JB: Through the web, we got more views and more hype, but having a hard copy DVD sold in stores somewhat legitimizes it and makes it more timeless. Web videos are often forgotten because there are so many new videos being made. Hard copies are tangible and will always be sitting around your DVD player.
Last year it was you guys and Stance which anyone that actually watched it knows that Stance was 40 minutes of their life they’ll never get back, while you guys pretty much encapsulated what snowboarding should be about. How’s it feel knowing that your movie got more views off Vimeo and had a better acceptance from the snowboard community?
JB: Its nice to know that we could make something almost from no budget that is more accepted in the industry in comparison to how much money was invested into Stance and how many “super-pro”riders were involved with Stance. But it’s really not fair to compare the two videos because they are completely different types of videos on its own.
EP: Haha that’s funny. I didn’t know we got more views off Vimeo? That’s rad. But I’m not sure if we can surely say that we got a better acceptance from the snowboard community. It takes all sorts to make a world and not all snowboarders are into urban snowboarding. I’m actually pretty sure that a lot of people preferred Stance to Peepshow for their backcountry. Maybe it’s just the new concept that got the people hyped on Peepshow.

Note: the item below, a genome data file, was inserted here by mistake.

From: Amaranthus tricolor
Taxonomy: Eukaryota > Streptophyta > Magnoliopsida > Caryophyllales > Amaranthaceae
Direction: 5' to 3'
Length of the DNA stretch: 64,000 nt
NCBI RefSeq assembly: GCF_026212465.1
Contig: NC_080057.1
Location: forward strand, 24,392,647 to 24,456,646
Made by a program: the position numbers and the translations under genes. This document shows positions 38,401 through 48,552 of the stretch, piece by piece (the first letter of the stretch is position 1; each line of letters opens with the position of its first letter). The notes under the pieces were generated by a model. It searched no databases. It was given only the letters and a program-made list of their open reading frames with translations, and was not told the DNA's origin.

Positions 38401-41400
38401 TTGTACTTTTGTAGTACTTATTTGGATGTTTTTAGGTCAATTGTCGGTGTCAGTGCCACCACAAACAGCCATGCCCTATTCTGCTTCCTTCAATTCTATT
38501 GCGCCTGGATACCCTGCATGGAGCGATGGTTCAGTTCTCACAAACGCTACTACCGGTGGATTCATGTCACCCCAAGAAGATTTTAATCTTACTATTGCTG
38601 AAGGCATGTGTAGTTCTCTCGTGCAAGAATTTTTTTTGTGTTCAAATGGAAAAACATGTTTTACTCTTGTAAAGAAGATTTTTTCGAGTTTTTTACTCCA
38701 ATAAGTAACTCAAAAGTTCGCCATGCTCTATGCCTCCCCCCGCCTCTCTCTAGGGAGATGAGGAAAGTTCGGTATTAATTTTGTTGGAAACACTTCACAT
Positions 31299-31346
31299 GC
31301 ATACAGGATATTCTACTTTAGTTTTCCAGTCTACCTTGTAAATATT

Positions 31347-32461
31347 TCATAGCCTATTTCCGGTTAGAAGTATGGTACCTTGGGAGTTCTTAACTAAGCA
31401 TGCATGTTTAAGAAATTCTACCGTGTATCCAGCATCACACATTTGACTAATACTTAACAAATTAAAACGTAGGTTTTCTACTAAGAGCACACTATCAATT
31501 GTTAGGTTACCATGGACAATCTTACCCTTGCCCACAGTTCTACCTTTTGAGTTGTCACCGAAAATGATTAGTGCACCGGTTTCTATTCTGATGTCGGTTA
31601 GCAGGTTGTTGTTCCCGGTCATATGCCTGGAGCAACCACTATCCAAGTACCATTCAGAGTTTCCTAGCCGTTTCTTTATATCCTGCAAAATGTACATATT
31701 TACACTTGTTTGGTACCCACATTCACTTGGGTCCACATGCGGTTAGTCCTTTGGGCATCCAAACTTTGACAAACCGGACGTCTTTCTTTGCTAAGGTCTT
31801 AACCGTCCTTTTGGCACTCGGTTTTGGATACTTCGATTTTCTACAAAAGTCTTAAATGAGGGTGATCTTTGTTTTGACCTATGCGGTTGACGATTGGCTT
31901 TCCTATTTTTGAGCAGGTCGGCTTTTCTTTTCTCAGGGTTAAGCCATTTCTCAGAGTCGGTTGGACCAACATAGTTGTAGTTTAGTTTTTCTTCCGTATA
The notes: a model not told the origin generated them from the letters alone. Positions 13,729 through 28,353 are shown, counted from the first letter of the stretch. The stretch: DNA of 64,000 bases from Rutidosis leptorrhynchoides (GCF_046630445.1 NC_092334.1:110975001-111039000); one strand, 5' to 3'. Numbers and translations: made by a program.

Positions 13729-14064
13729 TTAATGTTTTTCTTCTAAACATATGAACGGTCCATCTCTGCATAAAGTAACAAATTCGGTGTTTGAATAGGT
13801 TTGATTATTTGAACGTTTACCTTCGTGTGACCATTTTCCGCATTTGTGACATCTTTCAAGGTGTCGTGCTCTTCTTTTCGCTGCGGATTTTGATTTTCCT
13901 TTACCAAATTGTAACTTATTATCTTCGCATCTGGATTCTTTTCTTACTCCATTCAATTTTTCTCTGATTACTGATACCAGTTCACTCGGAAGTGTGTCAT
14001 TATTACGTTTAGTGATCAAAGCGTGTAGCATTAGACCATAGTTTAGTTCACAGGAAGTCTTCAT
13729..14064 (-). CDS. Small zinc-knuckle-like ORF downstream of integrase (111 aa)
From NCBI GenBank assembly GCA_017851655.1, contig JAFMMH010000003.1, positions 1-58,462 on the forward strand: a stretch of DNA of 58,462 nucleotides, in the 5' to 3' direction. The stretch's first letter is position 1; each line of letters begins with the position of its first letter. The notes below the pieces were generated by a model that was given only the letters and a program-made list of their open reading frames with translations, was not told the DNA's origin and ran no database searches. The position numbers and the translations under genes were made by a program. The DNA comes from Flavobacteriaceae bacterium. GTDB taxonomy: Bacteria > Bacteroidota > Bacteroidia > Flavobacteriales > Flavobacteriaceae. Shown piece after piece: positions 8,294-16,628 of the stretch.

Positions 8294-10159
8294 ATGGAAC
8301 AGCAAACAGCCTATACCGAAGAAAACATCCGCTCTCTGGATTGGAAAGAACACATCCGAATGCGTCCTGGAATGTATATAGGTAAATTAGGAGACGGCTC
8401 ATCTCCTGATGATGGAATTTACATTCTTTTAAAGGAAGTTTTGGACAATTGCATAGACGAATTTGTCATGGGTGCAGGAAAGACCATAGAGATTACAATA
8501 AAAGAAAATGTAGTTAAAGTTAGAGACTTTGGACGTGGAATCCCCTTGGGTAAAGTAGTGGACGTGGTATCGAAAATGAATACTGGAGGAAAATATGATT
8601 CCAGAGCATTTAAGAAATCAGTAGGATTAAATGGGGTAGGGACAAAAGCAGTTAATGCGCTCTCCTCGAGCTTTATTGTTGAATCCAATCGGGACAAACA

Your crew has taken some hard slams what’s the list of injuries look like for this year and who would you say has been the most resilient with breaking themselves off?
JB: Hands down Jess Kimura. Jess isn’t scared to try something. She has been logging bangers all year, but of course she’s also taking the hardest bails. I think when you’re taking bails is when you know you’re pushing your limits, trying new things and learning form them.
EP: Jess Kimura is definitely the most resilient of all. We’ve seen her riding with broken arms, popped out ribs.. The girl has a very strong mind.
You guys hand selected your crew but is there anyone you feel you’d like to work with in the future?
JB: There are a few new riders we’ve met towards the end of this season and would definitely like to work with… Darrah Reid-Mclean, Paige Rainer, and Nicki Slechta. We also have a few in mind that we’ve known, but haven’t gotten the chance to work with like Izzy Lalive and Raewyn Reid.
EP: I’m sure they are tons of really good girls out there that we haven’t meet yet. Life will put them on our paths if it needs too.
That’ll leave a mark!
Do you think your movie has opened the door for other girls to put together films with their friends and show the riding that they do?
EP: I hope so! I’d be so happy to see that happening.
JB: I hope so.
If you could leave one mark on the snowboard world with what you’re doing what would you want that to be?
JB: It think we’ve already made our mark.. might not be a huge mark, but it’s there…Peepshow might not be the gnarliest shit, but people are intrigued because of the of approach we’ve taken to girl’s snowboarding and how we’ve put the video together.
EP: I guess I’d like people to know that some girls are really killing it out there. I’d be glad to inspire more girls to actually gather in crews and start filming.